Consumers have changed their approach to shopping since gaining access to more technological resources. Rather than going into furniture stores to search for a product, inquire about its features, and establish a long-lasting relationship with a brick and mortar establishment, they are turning to their smartphones and tablets to find their ideal product at the perfect price point.
Fortunately, technology has not made physical furniture retailers obsolete. In fact, the fear of purchasing a pretty couch that turns out to be uncomfortable or a table that does not fit the intended room still drives people to stores. The only change is that consumers have a clearer understanding of what they want to purchase prior to their store visit.
With that in mind, furniture retailers should heed the following advice for appealing to a new generation of consumers, known as omnichannel shoppers. Their purchasing behavior and preference consists of both shopping at a physical retailer as well as online.
Create a seamless experience.
Instant gratification is a must, so making the shopping experience as convenient as possible will increase sales. Give consumers multiple outlets to research products. Depending on how they shop, a person may engage in either “webrooming” or “showrooming.” A combination of both may also occur.
Webrooming involves researching products online prior to visiting a store to view them in person. The store visit comes with the intention to buy. Conversely, showrooming starts with checking out a product at a brick and mortar retailer and then turning to an online store to procure the product at a lower cost. In order to cater to both types of consumers, retailers should have a physical location and a website that fulfills the wants of omnichannel shoppers.
An online platform is a good place to provide the specifications of a product, so consumers can measure their space to make sure it will fit. In addition, retailers should use online platforms to share other information that can boost the chances of a sale, such as color swatches and an example image of how a piece of furniture looks in a space. To enhance the customer service, having an online representative available to answer questions encourages consumers to explore more and may reduce barriers to purchase.
A brick and mortar store allows a person to see a product in person and test its comfort. Further, it provides an accurate representation of what a sofa or table looks like, so a consumer can decide if a color matches their room scheme or a product’s size fits the intended space. While it is not advised to offer different shipping prices in-store versus online, reducing shipping costs by purchasing in-store can be viewed as an added benefit of purchasing directly from a brick and mortar location.
Analyze shopping behavior.
Omnichannel shopping creates a new opportunity for retailers to better understand their consumers. Retailers can create marketing and operational strategies based on what shoppers are viewing on their site and how they are purchasing their products, among other factors.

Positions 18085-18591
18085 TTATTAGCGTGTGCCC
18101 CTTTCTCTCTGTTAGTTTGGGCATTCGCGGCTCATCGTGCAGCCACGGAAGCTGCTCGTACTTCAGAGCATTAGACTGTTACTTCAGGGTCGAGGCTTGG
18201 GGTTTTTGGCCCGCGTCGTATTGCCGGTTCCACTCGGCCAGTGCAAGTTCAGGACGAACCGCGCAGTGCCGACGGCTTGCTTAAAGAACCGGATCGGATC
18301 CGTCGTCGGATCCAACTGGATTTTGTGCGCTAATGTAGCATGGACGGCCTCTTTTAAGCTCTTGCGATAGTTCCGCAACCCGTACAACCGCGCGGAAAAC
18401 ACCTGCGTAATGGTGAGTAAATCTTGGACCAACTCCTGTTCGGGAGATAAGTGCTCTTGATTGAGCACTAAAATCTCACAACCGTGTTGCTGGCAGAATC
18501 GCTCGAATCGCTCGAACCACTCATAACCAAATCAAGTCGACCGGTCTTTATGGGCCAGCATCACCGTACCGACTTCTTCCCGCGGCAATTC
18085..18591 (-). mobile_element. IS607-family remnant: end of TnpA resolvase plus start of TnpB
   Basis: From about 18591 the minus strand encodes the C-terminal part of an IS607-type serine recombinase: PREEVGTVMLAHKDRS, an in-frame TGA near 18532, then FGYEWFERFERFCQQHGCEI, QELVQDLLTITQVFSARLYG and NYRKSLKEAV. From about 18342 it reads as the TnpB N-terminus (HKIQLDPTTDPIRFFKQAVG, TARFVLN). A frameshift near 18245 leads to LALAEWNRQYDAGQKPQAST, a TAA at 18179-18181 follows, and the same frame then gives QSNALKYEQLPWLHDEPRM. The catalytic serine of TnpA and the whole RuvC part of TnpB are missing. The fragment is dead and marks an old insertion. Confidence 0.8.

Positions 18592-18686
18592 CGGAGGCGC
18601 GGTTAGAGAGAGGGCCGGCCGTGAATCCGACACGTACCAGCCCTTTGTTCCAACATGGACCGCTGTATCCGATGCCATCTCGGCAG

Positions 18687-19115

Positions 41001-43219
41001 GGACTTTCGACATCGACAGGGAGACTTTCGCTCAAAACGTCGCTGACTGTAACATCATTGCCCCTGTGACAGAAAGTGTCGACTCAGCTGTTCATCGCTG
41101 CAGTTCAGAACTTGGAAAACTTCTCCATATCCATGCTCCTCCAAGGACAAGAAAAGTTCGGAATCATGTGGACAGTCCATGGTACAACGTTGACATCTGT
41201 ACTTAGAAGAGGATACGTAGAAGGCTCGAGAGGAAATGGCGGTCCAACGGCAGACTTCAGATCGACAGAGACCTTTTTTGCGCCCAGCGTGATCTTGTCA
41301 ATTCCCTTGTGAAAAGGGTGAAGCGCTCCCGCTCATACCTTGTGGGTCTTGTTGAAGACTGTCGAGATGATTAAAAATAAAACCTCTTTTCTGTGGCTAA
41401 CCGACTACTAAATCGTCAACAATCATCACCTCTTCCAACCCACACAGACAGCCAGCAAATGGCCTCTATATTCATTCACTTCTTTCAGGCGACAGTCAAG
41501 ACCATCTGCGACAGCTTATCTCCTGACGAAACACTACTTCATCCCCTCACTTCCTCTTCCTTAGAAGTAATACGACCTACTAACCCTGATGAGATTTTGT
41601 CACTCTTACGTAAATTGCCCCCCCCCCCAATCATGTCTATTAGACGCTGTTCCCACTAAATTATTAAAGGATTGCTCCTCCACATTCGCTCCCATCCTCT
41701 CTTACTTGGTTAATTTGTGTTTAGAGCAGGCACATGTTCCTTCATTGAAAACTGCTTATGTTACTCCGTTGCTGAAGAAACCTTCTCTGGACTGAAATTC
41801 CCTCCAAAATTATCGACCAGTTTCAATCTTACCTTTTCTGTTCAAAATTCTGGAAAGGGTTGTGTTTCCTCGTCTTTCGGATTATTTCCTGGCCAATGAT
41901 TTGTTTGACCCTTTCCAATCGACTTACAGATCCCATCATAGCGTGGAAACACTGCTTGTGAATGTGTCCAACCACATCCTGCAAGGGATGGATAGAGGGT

According to the TMO Group, retailers that execute a successful omnichannel shopper engagement strategy have the potential to retain nearly 90 percent of their customers. The statistic is more than twice the retention rate of companies that are not active in omnichannel engagement. Google also indicated that the demographic possesses a 30 percent higher lifetime value. For these reasons, having an omnichannel program in place to leverage information efficiently and convert it into a sale is essential for future success.
For example, a retailer may determine that a significant percentage of their consumers want to support a local store. However, the option to purchase online is more appealing. To give shoppers the best of both worlds, a brick and mortar establishment can give buyers a “ship-from-store” option, which consists of shipping products from the closest store available.
This option improves customer satisfaction by reducing delivery time and, possibly, fees associated with shipping. The tactic also enables retailers to stock products based on regional preferences, thus alleviating inefficiencies derived from operating a large warehouse with inventory that does not take into consideration local buyers’ wants. Rather, it focuses on the old-school model of having an abundance of products just in case they are ordered.
In terms of marketing and advertising, a retailer can utilize consumer data to influence purchasing behavior. The concept of a customer-centric, channel-agnostic retail model boosts sales activity because it takes into account consumer buying habits and expectations. To maximize potential, a retailer may realize there is more value in combining the marketing, merchandising, and planning efforts of both their store and ecommerce teams to create a single strategy for omnichannel shoppers.
An ecommerce team can weigh in on products peaking consumers’ interest online during a specific timeframe and work with representatives in a store to develop marketing collateral that strategically promotes those items. In the same respect, the team, as a single unit, can create digital collateral that targets specific audiences most likely to purchase a product, based on need or want. The approach increases awareness among prospective buyers about products that may interest them, which potentially can increase sales.